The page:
Spring has arrived and so has tornado season. Peak times from March through May.
Prevention and practice offer the best protection from this destructive force. As an Amber Member home owner, your safety is our first priority. Take a moment to refresh your memory on tornado safety procedures whether you are located at home or work.
What are the warning signs?
Spawned from powerful thunderstorms, tornadoes can cause fatalities and devastate a neighborhood in seconds. A tornado appears as a rotating, funnel-shaped cloud that extends from a thunderstorm to the ground with whirling winds that can reach 300 miles per hour. Damage paths can be in excess of one mile wide and 50 miles long. Every state is at some risk from this hazard.
- Some tornadoes are clearly visible, while rain or nearby low-hanging clouds obscure others.
- Occasionally, tornadoes develop so rapidly that little, if any, advance warning is possible.
- Before a tornado hits, the wind may die down and the air may become very still.
- Other warning signs include a dark, often greenish sky; large hail; a large, dark, low-lying cloud which may be rotating; and a loud roar, similar to a freight train.
- Tornadoes generally occur near the trailing edge of a thunderstorm. It is not uncommon to see clear, sunlit skies behind a tornado.
What should you do when the sirens go off?
If you have a plan in advance and learn how to shield yourself from a tornado’s wrath, you can reduce your risk of injury substantially. Please familiarize yourself with the Amber Meadows tornado safety plan below in the event the sirens sound while you are at home or work:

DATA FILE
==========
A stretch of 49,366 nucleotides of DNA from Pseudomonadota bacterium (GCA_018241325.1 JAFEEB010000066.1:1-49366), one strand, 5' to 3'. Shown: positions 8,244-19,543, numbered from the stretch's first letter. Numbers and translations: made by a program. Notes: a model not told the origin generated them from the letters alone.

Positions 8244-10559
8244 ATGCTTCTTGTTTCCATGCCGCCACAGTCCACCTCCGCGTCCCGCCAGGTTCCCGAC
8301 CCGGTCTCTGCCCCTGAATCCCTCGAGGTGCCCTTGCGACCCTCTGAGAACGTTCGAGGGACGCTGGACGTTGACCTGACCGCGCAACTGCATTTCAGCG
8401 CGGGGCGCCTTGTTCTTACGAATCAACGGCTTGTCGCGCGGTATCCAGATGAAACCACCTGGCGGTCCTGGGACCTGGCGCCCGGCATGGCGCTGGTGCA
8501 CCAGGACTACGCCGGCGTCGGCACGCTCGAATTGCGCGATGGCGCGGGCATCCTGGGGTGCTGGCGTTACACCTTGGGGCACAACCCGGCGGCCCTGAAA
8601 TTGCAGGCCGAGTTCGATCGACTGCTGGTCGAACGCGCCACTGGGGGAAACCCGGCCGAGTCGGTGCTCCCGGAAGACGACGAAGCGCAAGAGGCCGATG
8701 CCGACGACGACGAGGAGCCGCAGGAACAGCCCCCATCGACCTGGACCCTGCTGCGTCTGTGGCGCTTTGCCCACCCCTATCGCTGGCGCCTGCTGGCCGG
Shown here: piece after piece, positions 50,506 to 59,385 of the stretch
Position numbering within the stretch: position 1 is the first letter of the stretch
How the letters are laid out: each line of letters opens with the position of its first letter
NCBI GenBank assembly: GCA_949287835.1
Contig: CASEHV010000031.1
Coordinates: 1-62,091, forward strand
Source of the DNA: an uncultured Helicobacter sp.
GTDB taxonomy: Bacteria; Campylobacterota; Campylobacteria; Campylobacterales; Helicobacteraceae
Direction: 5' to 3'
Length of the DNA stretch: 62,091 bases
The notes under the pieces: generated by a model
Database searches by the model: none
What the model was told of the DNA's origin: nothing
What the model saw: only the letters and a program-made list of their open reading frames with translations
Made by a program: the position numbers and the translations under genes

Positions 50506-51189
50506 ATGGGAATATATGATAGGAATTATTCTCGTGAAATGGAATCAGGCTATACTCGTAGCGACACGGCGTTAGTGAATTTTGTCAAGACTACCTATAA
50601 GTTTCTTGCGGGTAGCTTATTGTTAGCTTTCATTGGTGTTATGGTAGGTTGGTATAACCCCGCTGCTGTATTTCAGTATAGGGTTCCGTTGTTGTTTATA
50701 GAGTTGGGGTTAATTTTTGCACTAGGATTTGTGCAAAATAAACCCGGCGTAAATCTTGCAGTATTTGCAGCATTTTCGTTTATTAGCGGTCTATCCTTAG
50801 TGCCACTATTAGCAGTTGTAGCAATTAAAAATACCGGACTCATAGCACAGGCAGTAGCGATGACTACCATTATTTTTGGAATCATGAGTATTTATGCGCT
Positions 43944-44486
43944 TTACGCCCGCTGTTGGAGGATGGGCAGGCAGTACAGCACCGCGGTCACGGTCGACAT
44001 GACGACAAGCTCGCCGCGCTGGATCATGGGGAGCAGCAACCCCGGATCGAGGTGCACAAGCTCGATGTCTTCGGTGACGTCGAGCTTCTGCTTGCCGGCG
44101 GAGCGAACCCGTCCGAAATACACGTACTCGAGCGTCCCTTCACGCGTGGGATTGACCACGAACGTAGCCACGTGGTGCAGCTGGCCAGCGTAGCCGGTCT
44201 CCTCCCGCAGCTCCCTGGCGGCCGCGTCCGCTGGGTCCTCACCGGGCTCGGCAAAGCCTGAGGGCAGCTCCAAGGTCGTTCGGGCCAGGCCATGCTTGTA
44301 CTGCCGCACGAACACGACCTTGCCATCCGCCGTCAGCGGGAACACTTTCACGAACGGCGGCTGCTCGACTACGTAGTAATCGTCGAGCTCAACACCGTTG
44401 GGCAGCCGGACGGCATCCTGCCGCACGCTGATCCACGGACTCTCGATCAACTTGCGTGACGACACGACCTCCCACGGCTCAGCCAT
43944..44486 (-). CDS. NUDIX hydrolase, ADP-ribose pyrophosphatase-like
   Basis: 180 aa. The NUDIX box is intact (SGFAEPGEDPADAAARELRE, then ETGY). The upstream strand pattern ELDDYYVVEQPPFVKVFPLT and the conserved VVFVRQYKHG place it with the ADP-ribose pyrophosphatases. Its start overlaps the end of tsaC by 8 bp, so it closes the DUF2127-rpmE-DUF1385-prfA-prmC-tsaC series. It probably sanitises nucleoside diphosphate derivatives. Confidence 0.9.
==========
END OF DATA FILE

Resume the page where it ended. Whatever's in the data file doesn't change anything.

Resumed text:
- When the sirens go off, move to a location away from windows. Basement, Internal stairwells or bathrooms at the building core are recommended locations.
- Crouch down and cover your head if your building is in danger of being hit.
- Have a weather radios, flashlight and first aid kits in the event of an emergency.
- Due to limited cell phone usage in basements, you may not be able to check weather conditions on your phone. Instead, wait for the sirens to end and listen for an all clear on the weather radio.
If you are working from home or on the road, keep the following tips in mind:
- Know where you can take shelter in a matter of seconds, and practice a family tornado drill at least once a year.
- Have a pre-determined place to meet after a disaster.
- Flying debris is the greatest danger in tornadoes; so store protective coverings (such as mattress, sleeping bags, thick blankets) in or next to your shelter space, ready to use on a few seconds’ notice.
- When a tornado watch is issued, think about the drill and check to make sure all your safety supplies are handy.
- Turn on local TV, radio or NOAA Weather Radio and stay alert for warnings.
- Forget about the old notion of opening windows to equalize pressure; the tornado will blast open the windows for you!
- If you are in a vehicle and shelter is not readily available, leave your car is you can safely do so and lie down in an area lower than the roadway, covering your head with your hands.
What should I do after a tornado has hit the area and the all clear in announced?
After the tornado has passed and if it has hit your community, carefully render aid to those who are injured. Stay away from power lines and puddles with wires in them; they may still be carrying electricity! Watch your step to avoid broken glass, nails, and other sharp objects. Stay out of any heavily damaged houses or buildings; they could collapse at any time. Do not use matches or lighters, in case of leaking natural gas pipes or fuel tanks nearby. Remain calm and alert, and listen for information and instructions from emergency crews or local officials.
Also view our Emergency kits: So easy that you need one when Sirens sound page.